Topic: Acid-Base Balance
Next Unit: Quick and Dirty Guide to Acid Base Balance
7 minute read
Respiratory alkalosis alters the acid-base balance due to alveolar hyperventilation. It can be due to a
- reflex compensation for metabolic acidosis or it can occur from
- hyperventilation (anxiety, stress, fear).
A decrease in PaCO2 (hypocapnia) develops when a strong respiratory stimulus causes the respiratory system to remove more carbon dioxide than is produced in the tissues from metabolism.
Respiratory alkalosis (>7.45 pH) is due to a decreased level of the respiratory acid--carbon dioxide--in the blood, with an associated increase in bicarbonate.
It can be either
- acute or
- chronic: the compensatory response to acute respiratory alkalosis reduces the serum HCO3 concentration, but If the reduced PCO2 persists for more than 3-5 days, then the disorder is considered chronic.
Common causes of respiratory alkalosis are:
- stress, anxiety, or panic disorders (psychiatric),
- pulmonary disorder,
- thermal insult,
- high altitude,
- aspirin overdose,
- vocal cord paralysis,
- liver disease, and
- hyperventilation associated with all of the above.
Signs and Symptoms of Respiratory Alkalosis
- sweating, and
Severe cases may cause a temporary
- loss of consciousness.
NOTE: when panic results in hyperventilation, the resulting symptoms of palpitations and anxiety will only fuel the hyperventilation in a vicious cycle.
Treatment includes addressing the underlying cause:
- assisting or managing rate and/or depth of ventilations,
- oxygen, and
- pain control.
In the field, focus on decreasing the ratre and depth of ventilations. (Calm them down or stop bagging so fast.)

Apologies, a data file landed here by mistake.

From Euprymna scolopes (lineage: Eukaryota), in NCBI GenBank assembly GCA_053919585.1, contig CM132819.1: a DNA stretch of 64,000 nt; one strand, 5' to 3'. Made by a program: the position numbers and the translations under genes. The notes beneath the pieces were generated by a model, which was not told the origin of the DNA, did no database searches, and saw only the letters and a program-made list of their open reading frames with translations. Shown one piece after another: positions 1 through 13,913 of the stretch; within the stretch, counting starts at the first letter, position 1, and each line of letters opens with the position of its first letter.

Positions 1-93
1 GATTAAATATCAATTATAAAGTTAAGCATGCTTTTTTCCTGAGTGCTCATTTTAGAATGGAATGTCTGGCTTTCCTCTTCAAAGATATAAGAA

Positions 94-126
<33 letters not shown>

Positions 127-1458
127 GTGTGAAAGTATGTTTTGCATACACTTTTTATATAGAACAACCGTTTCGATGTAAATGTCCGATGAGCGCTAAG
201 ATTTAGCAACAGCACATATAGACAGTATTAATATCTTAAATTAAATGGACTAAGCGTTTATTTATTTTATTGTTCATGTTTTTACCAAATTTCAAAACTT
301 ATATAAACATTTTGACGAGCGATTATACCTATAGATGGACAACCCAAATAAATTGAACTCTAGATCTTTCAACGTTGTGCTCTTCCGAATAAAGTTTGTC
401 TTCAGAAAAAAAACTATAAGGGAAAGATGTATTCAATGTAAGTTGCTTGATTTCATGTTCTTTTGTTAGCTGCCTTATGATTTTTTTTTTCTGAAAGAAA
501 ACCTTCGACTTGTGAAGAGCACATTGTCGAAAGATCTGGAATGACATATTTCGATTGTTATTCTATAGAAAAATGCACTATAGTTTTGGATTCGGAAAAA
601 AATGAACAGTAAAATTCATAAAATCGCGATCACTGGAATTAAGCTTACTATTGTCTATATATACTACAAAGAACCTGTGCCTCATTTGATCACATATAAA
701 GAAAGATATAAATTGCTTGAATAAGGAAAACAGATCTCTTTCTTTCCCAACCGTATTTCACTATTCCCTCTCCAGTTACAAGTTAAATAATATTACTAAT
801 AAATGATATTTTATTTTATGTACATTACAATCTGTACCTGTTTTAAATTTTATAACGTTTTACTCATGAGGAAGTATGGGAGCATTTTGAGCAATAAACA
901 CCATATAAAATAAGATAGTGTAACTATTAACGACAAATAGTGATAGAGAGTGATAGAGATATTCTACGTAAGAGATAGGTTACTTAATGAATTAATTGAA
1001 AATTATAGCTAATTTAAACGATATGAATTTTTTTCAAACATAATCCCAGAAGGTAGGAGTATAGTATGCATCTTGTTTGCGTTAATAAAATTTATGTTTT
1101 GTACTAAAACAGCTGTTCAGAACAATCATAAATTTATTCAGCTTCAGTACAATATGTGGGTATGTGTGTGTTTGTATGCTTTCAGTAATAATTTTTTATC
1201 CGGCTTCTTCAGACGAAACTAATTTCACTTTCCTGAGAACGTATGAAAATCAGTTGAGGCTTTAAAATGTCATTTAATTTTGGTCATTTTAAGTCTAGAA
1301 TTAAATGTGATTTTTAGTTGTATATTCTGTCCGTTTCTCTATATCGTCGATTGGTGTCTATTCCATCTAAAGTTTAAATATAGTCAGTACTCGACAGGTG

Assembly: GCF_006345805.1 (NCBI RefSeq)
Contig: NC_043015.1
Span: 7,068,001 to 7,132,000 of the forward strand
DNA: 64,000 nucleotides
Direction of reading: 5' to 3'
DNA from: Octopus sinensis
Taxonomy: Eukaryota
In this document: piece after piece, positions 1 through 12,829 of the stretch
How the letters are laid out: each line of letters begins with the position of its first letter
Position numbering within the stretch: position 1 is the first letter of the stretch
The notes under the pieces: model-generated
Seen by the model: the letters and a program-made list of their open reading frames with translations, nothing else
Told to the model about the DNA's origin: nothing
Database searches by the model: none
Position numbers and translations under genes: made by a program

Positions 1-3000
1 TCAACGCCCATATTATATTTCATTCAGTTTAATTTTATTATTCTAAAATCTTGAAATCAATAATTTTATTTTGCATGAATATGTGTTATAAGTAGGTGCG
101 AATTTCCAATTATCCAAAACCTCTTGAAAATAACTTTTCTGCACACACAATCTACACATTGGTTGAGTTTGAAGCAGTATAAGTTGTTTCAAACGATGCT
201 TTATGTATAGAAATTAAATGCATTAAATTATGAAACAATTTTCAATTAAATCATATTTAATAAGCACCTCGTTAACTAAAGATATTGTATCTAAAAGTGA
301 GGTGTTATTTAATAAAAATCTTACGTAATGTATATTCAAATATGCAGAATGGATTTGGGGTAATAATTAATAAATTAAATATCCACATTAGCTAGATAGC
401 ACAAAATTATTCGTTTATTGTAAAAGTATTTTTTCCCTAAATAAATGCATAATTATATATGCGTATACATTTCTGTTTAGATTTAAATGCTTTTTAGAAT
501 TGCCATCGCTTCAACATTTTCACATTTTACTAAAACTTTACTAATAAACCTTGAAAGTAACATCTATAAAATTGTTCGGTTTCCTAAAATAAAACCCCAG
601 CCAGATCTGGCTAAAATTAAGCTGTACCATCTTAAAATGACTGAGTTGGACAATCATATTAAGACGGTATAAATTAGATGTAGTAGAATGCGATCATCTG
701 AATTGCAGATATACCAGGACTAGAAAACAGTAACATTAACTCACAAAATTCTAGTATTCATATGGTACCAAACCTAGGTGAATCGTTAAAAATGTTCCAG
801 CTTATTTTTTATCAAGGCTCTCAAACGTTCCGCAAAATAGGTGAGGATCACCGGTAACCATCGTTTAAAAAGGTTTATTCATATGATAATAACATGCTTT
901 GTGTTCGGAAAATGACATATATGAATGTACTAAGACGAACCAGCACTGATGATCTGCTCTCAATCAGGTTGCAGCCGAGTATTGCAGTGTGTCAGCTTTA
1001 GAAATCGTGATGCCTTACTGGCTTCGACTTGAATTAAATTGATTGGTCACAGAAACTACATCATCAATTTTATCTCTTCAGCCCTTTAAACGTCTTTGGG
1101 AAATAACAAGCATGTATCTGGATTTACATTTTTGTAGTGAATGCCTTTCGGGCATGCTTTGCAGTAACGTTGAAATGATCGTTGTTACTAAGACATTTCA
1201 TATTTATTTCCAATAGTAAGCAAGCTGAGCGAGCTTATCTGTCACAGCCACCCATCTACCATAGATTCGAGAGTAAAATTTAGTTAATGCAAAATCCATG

Hyperventilation: Alveolar hyperventilation is present when the arterial tension of carbon dioxide (PaCO2) decreases below the normal range (<36 mm Hg).
Hyperpnea: Increase in the depth and rate of respiration leading to an increase in the minute volume of ventilation (= tidal volume/breath x respiratory rate). An associated increase in metabolism increases CO2 production, as in exercise. (PaCO2 remains normal.)
Tachypnea: Increased respiration > 20/minute.
Hyperventilation Syndrome: respiratory symptoms of
- hyperventilation, and
- distress and/or
Hyperventilation episodes (or "attacks") are frequently associated with panic disorder. The prevalence of hyperventilation syndrome has been reported to range from 25-83% in patients with an anxiety disorder. Whether the psychological condition is primary or secondary is unclear.
S&S of Hyperventilation Syndrome
- Dyspnea (60%)
- Dizziness or lightheadedness (13- 50%)
- Chest pain or tightness (43%)
- Paresthesias (35-60%)
- Palpitations (13%)
- Carpopedal spasm (9%)
Only 17% of patients who are hyperventilating are aware they are hyperventilating.
Hyperventilation syndromes can also result from neurological damage in trauma patients. This is known as "central neurogenic hyperventilation" and will present alongside a diminished mental status as the brain's ability to regulate respiration breaks down.
In the field, focus on decreasing the rate and depth of ventilations. (Calm them down or stop bagging so fast.) Reassurance and a calm demeanor are helpful in incidences of panic attack.